Bank of Georgia: Changing Public Attitude towards Disabled People is Crucial 

Bank of Georgia: Changing Public Attitude towards Disabled People is Crucial 

Bank of Georgia: Changing Public Attitude towards Disabled People is Crucial 

The FINANCIAL -- Bank of Georgia together with the development company m2 is the only business to have started funding the development of ramps for disabled people in Georgia. In total nine key avenues and streets will be adapted for disabled people by 15 November. Meanwhile, Georgian society has appeared less than respectful to the ongoing work as they have already damaged the ramps by carelessly using them for gaining access to pavements.

Within the scope of the project the pavements of the following avenues: Chavchavadze, Melikishvili, Pekini, Kazbegi, and the following streets: Kostava, Shartava, Jikia and Kavtaradze, will become fully adapted for use by disabled persons. A total of 650 ramps will be built. For this initiative the Bank has issued GEL 200,000.

“We have spent over GEL 1 million on projects to help disabled people. GEL 200,000 was an additional sum that we issued for this specific project,” said Irakli Gilauri, CEO at Bank of Georgia.

The ramps will be constructed in line with EU standards. The project is being coordinated by the foundation Tree of Life. It has been initiated by the organization SocCodex Group.

“We addressed a lot of businessmen and asked for their cooperation in this direction. However, none of them showed any initiative. At that time Tree of Life launched a grant competition. As development company m2 financed our initiative, at present we are lucky to be increasing the number of projects. Currently we are adapting nine streets with the support of Bank of Georgia,” Tato Mirotadze, Founder of SocCodex Group, told The FINANCIAL.

SocCodex was established in 2012. The company researches social problems, and according to the results of which it prioritize its projects. “We are implementing a variety of projects. During the period of our research we often met with people who were not able to move around freely. Thus was born the idea to adapt one of the largest avenues in Tbilisi for use by all citizens,” said Mirotadze.

“There are 500 volunteers involved with our company. As a result, our work has minimal expenditure. The measurement drawings, permits obtained from City Hall, work with building materials and much more is all being done by volunteers, so costs are very low,” he added.

The Tree of Life Foundation of Bank of Georgia is currently working on 24 different projects. “We call for every businessman to join this initiative,” said Tornike Guruli, Director at Tree of Life Foundation.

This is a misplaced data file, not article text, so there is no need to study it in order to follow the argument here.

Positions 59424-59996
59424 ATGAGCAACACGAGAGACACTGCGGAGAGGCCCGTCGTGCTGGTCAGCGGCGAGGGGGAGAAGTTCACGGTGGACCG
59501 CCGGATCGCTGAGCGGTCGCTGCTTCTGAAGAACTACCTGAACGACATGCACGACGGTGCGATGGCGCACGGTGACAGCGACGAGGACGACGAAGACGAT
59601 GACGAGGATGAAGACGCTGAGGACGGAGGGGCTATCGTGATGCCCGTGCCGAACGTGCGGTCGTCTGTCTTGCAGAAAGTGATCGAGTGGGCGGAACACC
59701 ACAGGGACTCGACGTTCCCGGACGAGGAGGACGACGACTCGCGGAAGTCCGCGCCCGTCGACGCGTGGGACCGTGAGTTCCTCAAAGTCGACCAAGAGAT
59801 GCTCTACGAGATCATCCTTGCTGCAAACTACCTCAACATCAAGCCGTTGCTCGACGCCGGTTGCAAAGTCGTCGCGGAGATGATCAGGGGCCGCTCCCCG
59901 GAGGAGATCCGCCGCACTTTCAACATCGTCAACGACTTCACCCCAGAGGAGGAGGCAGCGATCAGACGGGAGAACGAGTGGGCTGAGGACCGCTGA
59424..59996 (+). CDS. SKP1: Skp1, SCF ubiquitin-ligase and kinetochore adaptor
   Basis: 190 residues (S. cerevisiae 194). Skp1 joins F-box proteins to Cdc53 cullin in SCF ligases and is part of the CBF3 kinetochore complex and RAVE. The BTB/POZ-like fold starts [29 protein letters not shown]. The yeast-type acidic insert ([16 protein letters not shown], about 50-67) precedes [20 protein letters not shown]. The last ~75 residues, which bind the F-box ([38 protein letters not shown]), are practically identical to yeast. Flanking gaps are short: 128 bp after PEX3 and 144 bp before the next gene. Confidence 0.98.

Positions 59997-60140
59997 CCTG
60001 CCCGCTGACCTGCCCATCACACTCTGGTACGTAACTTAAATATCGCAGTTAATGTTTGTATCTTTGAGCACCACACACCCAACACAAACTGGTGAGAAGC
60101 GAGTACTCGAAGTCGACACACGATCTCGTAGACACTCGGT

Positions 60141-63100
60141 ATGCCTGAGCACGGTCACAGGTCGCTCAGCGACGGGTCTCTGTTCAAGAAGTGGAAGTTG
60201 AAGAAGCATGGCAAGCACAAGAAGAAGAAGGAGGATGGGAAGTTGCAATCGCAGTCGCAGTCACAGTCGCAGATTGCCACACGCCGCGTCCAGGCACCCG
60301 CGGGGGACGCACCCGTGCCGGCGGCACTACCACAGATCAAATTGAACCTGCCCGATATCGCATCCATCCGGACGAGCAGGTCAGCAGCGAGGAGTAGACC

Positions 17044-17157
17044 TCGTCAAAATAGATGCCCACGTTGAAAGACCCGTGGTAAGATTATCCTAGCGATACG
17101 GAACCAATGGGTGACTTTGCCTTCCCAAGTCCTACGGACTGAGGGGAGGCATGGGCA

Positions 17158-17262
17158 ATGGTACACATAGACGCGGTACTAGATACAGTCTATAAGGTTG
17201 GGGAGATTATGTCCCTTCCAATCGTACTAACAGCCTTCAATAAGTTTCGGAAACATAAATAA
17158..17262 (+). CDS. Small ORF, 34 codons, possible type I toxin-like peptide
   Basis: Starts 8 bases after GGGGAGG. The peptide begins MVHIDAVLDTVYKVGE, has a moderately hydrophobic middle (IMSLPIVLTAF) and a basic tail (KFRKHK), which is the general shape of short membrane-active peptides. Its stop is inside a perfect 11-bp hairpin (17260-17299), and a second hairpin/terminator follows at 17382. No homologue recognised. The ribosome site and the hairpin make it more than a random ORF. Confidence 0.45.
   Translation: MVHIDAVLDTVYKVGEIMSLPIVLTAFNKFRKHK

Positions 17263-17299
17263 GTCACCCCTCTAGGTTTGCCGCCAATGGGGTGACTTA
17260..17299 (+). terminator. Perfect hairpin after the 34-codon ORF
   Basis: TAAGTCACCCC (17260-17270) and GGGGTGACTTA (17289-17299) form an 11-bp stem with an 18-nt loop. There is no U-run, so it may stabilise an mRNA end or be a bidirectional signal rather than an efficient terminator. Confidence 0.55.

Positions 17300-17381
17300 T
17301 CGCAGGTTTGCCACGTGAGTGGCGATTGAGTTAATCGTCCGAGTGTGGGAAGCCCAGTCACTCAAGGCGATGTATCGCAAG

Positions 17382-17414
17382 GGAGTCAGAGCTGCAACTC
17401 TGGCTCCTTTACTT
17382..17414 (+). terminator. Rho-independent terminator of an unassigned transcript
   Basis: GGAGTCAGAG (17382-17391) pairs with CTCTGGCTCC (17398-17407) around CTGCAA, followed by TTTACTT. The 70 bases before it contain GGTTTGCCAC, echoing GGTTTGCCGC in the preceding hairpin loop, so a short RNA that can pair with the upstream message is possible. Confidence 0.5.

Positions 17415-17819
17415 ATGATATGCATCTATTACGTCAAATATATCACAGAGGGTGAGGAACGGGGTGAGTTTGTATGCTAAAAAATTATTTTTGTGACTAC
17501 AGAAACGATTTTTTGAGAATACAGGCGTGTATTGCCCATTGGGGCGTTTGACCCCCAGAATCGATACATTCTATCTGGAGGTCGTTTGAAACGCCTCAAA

“The ramps are often being damaged by members of the population as people drive their cars over them. I would call on all drivers and people to stop driving their vehicles over the ramps and to stop using them as means to access the pavement,” said Guruli.

“It is very important that we, together with representatives of the media, try to enhance public attitude and awareness. We are a united community and disabled persons are a part of this society. We should therefore do our best to help them integrate and to break down the existing marginalization,” Guruli added.

A discriminative act towards disabled people occurred in Tbilisi recently when a group of citizens suggested that there should be separate parks for disabled children.

Disability Rights International, an international human rights organization based in Washington, DC, released a report documenting atrocious human rights violations in Georgia’s orphanages and institutions for persons with disabilities, at the end of the previous year. The report was the product of a three-year investigation by disability experts and health professionals from the United States. According to the report, infants and children are left to die without medical care or pain medication at the Tbilisi infants home, a practice that constitutes torture under international law. Medical experts say the squalid conditions and lack of care in Georgia’s orphanages and institutions contribute to increased disability, high rates of mortality, and avoidable deaths. Improperly stripped of legal rights, parents with disabilities are separated from their children who are raised in other institutions. Georgia’s laws prevent victims of abuse who are detained in these institutions from seeking justice. 

“There is an urgent need for the Government of Georgia to save its children with disabilities from these abusive environments and to provide opportunities for them to live in the community,” said Eric Rosenthal, the Executive Director of Disability Rights International.